“Today – Son: I’m going outside to play.
    Mom: Ok, check in every thirty minutes so I know you’re safe.
    When I was 11: We’re going to the dump, someone said the hobos killed one of their own there and we want to find the body.

    Mom: Ok, but do not bring a dead body back to this house”
    I’m a little too old to chuck it all and travel the country living out of a van, or go join the French Foreign Legion, but I can keep my vow to start seeing and experiencing as much as possible in time I have left. How about you?
  • I don’t understand how the crunchy granola, global warming crowd, doesn’t rise up in outrage over John Kerry being appointed Climate Czar. The man is a gazillionaire via marriage, who lives in multiple mansions and jets around the world in a private jet. Yet, he’s going to lecture us about doing our part to “fight” global warming? And don’t give me bullshit about “carbon offsets”. That’s one of the biggest scams ever produced. And he uses it only so he can self-justify his carbon footprint and not have to fly commercial with the common folk. “Private jets are the only option for a man like me” he said. What a pompous ass. Think about that as you’re dutifully washing out your used mayonnaise jar to recycle and car pooling to reduce your emissions output.
  • Continuing with the experiences/adventure theme, I started collecting a list of trips in my, and surrounding, states. Single day and multi-day trips with various attractions and sights. It’s addicting once you start looking at the possibilities. It’s already a several years long list. Time to get cracking!
  • As a wanna be photographer, there’s something that you may not realize. Every photo you take, regardless if it’s an expensive DLSR or your phone, contains what’s called EXIF data (exchangeable image file format) imbedded in the image. It’s metadata that shows what kind of camera or phone it is, the time of day, where you are, GPS coordinates, exposure settings, etc… When you post that pic to social media they do strip it out, but they also use it. This is how Instagram knows how to suggest a location when I upload a pic from my phone that I took a day ago. I wonder what else they do with that data? Just saying…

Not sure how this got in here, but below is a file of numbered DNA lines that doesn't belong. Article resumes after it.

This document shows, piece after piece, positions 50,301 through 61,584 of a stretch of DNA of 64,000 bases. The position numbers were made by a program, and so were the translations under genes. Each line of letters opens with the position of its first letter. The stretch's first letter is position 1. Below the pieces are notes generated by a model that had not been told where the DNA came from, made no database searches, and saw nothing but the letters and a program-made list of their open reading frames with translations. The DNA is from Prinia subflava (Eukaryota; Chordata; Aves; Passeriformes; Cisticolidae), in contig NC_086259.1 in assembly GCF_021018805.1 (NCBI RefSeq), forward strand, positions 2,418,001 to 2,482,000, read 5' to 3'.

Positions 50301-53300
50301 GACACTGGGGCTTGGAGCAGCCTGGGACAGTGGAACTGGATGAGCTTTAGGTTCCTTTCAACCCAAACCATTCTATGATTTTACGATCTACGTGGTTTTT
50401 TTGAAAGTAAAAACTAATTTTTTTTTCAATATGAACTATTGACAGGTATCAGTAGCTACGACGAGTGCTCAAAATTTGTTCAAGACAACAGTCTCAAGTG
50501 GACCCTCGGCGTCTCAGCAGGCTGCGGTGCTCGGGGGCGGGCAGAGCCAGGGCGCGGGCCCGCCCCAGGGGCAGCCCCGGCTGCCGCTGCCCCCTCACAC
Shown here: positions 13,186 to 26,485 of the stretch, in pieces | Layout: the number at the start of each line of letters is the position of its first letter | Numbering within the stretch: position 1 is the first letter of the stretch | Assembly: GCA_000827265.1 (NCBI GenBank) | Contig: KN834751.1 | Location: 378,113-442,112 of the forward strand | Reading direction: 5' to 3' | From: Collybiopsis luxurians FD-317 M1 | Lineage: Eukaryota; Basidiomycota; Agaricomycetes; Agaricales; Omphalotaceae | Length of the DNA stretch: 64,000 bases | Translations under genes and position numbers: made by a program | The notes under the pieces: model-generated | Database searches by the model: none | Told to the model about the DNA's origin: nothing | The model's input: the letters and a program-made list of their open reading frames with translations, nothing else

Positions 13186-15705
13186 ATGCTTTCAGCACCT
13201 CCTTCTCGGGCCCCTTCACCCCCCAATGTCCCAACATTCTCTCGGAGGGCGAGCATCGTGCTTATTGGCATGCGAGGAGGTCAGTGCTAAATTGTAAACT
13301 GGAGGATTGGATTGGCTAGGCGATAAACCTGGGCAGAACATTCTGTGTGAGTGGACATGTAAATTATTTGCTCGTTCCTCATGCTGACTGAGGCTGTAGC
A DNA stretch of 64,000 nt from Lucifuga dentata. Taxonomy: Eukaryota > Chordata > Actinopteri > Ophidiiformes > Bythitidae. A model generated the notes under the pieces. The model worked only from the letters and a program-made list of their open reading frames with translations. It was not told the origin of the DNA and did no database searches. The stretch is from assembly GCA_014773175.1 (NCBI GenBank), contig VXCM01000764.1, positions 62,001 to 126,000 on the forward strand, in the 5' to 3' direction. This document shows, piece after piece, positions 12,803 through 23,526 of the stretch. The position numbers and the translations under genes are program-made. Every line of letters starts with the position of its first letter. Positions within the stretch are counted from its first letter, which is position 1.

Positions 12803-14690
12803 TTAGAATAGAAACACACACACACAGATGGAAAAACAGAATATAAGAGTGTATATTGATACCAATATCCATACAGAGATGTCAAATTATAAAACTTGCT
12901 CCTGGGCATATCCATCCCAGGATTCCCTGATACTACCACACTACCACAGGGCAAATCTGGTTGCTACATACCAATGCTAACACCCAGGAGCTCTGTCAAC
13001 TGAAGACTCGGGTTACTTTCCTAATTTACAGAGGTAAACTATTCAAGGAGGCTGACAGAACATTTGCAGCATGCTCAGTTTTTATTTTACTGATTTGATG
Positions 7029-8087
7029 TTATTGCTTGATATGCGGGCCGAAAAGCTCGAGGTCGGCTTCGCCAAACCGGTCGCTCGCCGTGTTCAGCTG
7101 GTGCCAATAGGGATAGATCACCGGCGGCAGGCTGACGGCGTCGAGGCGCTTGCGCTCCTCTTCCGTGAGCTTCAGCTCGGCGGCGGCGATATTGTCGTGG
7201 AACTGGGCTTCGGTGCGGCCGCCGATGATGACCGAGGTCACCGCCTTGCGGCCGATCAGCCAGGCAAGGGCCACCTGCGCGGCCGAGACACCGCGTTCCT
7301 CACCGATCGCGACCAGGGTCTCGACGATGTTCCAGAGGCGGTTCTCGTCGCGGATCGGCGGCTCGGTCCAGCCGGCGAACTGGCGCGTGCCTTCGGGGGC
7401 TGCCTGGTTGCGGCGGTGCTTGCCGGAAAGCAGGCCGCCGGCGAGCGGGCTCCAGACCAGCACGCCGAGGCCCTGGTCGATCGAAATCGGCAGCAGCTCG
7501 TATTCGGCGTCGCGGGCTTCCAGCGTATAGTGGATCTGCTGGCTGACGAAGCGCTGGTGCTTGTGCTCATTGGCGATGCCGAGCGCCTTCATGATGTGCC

• Continuing the theme of big brother tracking you, we all know that social media uses your search history to serve up ads. Well, at some point I looked up catheters to show Mrs Troutdog a picture (she’d never seen one and didn’t believe me when I described the size. “You put that big tube up there?!?!”). Anyway, ever since then I’m continually served up ads for catheters. Usually the ads go away after a while when algorithm figures out a new topic to start serving you. But not catheters. It’s been months and I’m still seeing them daily. What is Facebook trying to tell me?
  • Speaking of keeping lists, the Bullet Journal is officially dead. It’s just not for me. I like making lists of things, but the act of having to maintain something daily just doesn’t work. Great idea and I can see how it’s perfect for lots of people. I’m too scattered for it to be effective. I will continue with making lists of ideas, projects, and travel however. That’s been a positive thing. Giving some structure to the randomness that is my brain is a positive step.

Song of the day: SKRILLEX – Bangarang feat. Sirah [Official Music Video]